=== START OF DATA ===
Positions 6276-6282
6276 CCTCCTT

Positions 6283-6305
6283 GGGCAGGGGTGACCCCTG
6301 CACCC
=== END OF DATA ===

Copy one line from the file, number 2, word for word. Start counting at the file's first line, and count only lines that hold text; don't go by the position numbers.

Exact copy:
6276 CCTCCTT